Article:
This afternoon kicked off  with the Manasseh sound system, perfect warm-up for the Madness spin-off Ska orchestra of Lee Thompson, they wroked so hard and it eventually paid off, they had everyone moving by the end. And they were a fine support band for the big, big, legendary main act of the day.

Legendary? Osibisa? It's quite hard to remeber how big they veryu nearly were, back at the endof the 1960s, it could have been them - instead it was Bob marley and Fela Kuti who really broke through.

But even so Osibisa were big and they were a vital component at hat time, in that emergence of Afrobeat and funk and sould and reggae.Well, they are to me, because I remember my best friend at school urging me to listen to this LP, back in 1970 or so - African music, even before we had heard of Fela Kuti, despite the efforts of Ginger Baker.

And this afternoon, Osibisa were brilliant. The crowd was very mixed - the family show is a wonderfully diverse event, bringing dog-grooming, dressage and organic farming into close and intimate contact with a bit of dub step here, some grime over there, loads of wannabe gangster rappers  and maybe some traditional African dance there plus all the hippy-trippy stuff that Herne Hill can muster on a hot summer afternoon. Plenty, in other words.

Plenty of variety, most it boozed up and most already happy after the ska knees-up set from the Madness gang, all sweaty in their tight suits and pork-pies. All boozed and gassed up, all aftere their different things, all happily soaking up the sounds and the sun, which, with a sort of miracle-like retunr from retirement, shone for at least three-quarters of the afternoon.

Yes, today was bliss. I am still living it, and thank Osibisa, Lambeth, and everyone there for an unforgettable afternoon of music and dance.

Wednesday, 10 July 2013

Rest in peace, Lease Lend Cottage

Lease Lend Cottage, Clapham, London - the final days
September 2012: The last days of the Lease-Lend Cottage, Clapham. 
I need to find out more about a house which no longer exists,  about 100 feet below the balcony at the back of my flat in Clapham, south London.

The Lease Lend Cottage - built on a plot of land behind the houses and flats on four converging residential streets on the borders of Clapham and Battersea in south London, was a beguiling, green oasis, overgrowing with trees and flowering shrubs and vines that seemed to stick two fingers up to the yuppie-fired property boom that was taking hold of this area in the early 1980s.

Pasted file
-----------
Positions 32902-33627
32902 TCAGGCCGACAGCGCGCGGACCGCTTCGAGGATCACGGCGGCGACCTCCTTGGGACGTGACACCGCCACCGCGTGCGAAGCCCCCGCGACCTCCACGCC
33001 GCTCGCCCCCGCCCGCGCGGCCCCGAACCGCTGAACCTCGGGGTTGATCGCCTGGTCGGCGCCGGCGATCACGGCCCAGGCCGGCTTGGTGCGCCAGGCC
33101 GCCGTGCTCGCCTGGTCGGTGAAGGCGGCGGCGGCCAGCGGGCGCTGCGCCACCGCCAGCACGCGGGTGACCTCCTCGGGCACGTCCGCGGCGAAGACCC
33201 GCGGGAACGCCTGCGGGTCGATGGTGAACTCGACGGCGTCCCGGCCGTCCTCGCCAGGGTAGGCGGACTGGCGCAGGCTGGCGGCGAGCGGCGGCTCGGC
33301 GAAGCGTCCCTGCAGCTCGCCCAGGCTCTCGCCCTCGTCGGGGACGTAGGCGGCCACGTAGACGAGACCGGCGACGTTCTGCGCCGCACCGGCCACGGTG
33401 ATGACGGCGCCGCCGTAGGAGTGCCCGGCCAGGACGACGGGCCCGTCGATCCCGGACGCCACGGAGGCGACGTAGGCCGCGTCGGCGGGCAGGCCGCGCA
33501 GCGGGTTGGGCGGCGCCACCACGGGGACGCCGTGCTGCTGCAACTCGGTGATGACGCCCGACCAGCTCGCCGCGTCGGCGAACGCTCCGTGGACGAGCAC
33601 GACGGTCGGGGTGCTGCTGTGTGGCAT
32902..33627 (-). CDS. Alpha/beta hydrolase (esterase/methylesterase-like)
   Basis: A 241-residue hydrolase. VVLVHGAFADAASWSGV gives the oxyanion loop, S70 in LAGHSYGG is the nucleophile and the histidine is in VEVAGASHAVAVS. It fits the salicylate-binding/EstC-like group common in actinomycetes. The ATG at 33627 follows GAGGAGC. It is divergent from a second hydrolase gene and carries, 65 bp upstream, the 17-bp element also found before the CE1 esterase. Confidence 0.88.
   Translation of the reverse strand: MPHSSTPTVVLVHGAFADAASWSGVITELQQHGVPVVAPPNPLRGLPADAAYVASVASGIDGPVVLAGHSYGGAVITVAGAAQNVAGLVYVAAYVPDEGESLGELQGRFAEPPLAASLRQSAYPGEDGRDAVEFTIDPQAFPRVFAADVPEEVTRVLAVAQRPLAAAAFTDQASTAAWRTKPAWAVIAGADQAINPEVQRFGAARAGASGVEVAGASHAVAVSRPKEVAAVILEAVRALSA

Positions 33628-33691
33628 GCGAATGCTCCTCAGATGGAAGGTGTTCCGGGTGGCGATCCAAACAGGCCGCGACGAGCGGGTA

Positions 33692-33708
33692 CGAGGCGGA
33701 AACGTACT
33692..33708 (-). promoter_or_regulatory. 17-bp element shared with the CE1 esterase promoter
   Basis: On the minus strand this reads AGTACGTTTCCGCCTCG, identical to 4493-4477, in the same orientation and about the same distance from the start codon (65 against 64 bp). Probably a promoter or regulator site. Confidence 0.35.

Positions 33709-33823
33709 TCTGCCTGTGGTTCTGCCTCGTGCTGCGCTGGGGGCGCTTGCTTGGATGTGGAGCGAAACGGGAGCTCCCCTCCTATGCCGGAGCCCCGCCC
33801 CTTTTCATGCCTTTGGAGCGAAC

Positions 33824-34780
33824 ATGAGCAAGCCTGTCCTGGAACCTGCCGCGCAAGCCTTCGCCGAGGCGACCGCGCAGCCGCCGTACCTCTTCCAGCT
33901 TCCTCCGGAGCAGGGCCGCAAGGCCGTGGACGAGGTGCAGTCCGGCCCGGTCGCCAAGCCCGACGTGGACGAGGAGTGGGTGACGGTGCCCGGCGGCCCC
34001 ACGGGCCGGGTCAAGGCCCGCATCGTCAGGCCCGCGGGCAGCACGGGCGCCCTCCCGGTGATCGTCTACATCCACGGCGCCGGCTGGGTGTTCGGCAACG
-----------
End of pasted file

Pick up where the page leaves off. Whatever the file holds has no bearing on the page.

It was not just a secret garden, but a secret house as well.  And now it is gone, replaced by three - or is it four -  new houses for people with a million or two to spend. 

Back in the summer of 1985, my mother, who lived on the Sussex Coast, still loved coming to London to see a play or a film.  It was a good summer, and she liked to sit out on the roof terrace and watch the planes coming in. She especially enjoyed the Concordes, which would whistle overhead on their way down to Heathrow, twice a day. As they passed over the house the sound would change into an doom-laden roar which made the windows rattle and the walls vibrate.

But something more earthbound caught her imagination above all - it was directly beneath our flats, a quirky country-cottage style house with pitched roofing and a huge conservatory, surrounded on three sides by densely-planted gardens.

The house had an an eccentric, slightly bohemian look - each window seemed to be different, there were round porthole-style openings on the landings. It occupied an irregularly diamond-shaped space between the Victorian terraces of The Chase and Hannington Road,  and the back of a large block of mansion flats on the corner of Macaulay Road. We looked down and tried to imagine what it must be like living in this strange, secret place.

A few years later I bought a car - a Citroen BX16 - which my brother-in-law had found for me in Eastbourne. I loved the car from first sight, but it was full of problems. I looked for a local Citroen garage and was pleased to find a good one very close by  - the Polygon Garage in Old Town Clapham.

After two or three expensive visits to this garage I found out that its owner - Timothy Kinross - lived with his wife in the hidden cottage.  He was in the process of selling the garage, and told me that from now on he'd be working on cars in the garages of his own backyard. I went round, and was given a quick tour of the house.

He was a delightful man, and often joked that he felt guilty taking so much money from me just to keep this rather ridiculous car with its crazy hydro-pneumatic suspension system on the road. He was  even trying gently to consider buying a new Citroen from him.

The house was just as beautiful as my mother had imagined, a hidden paradise for a lucky family. But what I remember most is his description of how each bit of the house had been built from the bricks and slates and wood from various bomb sites, mostly local, but also from others across London.

And, as I have discovered since, the land that it was built on was itself a bomb-site (a big clue would be the block of modern flats to its west on The Chase). No wonder my flat is in such rickety condition).

I am not sure when he came to the house, or whether he'd had any role in ts building. Soon after the Citroen died, in about 1999, I bought a diffferent car and no longer had any excuse to contact the Kinrosses.

At some point in the late 1990s they left the house, and for a while it seemed to be abandoned. The garden grew and overgrew and foxes flourished.